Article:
New FakeUpdates campaign targets WordPress websites as LockBit3 and Play ransomware groups ramp up attacks | | #hacking | #cybersecurity | #infosec | #comptia | #pentest | #ransomware

WordPress websites were the latest target of the persistent FakeUpdates malware campaign in February, while the LockBit3 and Play ransomware gangs accounted for nearly a third of all ransomware incidents, according to CheckPoint Research‘s latest Global Threat Index report.
Researchers uncovered a fresh wave of attacks by FakeUpdates, also known as SocGholish, which compromised WordPress sites using hacked admin accounts.The JavaScript-based malware, active since 2017, adapted its tactics to infect websites by modifying legitimate WordPress plugins and deceiving users into downloading a Remote Access Trojan.
“Websites are the digital storefronts of our world, crucial for communication, commerce, and connection,” said Maya Horowitz, VP of Research at Check Point Software. “Defending them from cyberthreats isn’t just about safeguarding code; it is about protecting our online presence and the essential functions of our interconnected society.”
Despite takedown efforts in late February, the LockBit3 ransomware group remained the most prolific threat actor, responsible for 20% of all documented ransomware incidents. The Play ransomware group, which claimed responsibility for the recent attack on Oakland, surged to second place with 8% of attacks, followed by newcomer 8Base at 7%.
Globally, the education and research sector continued to be the most frequently targeted industry, followed by government, military organisations, and healthcare institutions. In India, the healthcare sector bore the brunt of cyberattacks, with the education, search, and consulting industries also significantly impacted.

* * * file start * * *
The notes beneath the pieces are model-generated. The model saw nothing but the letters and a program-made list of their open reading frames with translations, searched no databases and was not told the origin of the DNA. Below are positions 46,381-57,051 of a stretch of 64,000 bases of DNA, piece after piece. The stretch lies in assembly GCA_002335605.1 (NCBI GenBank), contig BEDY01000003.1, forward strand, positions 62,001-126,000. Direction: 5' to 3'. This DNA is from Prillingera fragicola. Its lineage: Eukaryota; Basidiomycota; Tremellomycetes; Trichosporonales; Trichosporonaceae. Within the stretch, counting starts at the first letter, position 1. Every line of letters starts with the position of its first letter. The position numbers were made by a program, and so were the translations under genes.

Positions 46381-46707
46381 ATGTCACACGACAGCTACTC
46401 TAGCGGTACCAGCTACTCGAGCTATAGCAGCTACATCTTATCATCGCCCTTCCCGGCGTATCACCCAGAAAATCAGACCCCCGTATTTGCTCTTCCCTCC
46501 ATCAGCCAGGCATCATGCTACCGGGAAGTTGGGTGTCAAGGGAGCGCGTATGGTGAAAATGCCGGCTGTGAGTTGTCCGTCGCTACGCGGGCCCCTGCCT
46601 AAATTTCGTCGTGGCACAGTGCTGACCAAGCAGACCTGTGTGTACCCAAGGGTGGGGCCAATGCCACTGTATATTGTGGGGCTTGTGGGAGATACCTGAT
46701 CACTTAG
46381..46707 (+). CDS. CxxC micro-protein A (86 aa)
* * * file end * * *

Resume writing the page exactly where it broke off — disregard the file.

The most exploited vulnerability in February was “Web Servers Malicious URL Directory Traversal,” which affected 51% of organisations worldwide. Command Injection Over HTTP and “Zyxel ZyWALL Command Injection” tied for second place, each impacting 50% of organisations globally.
Among mobile malware, the Android banking Trojan Anubis held the top spot, followed by the AhMyth Remote Access Trojan and the ad-displaying Hiddad malware.
FakeUpdates, a longstanding threat linked to the Russian Evil Corp cybercrime group, remains a significant danger to website security and user data despite efforts to curb its spread. The malware’s persistence is attributed to its downloader capability, which allows its operators to sell access to infected systems, potentially leading to additional malware infections.
“It is vital to put preventative measures in place and adopt a culture of zero tolerance to ensure absolute protection from threats,” Horowitz emphasised, urging organisations to prioritise website security to safeguard their online presence, revenue generation, and reputation.


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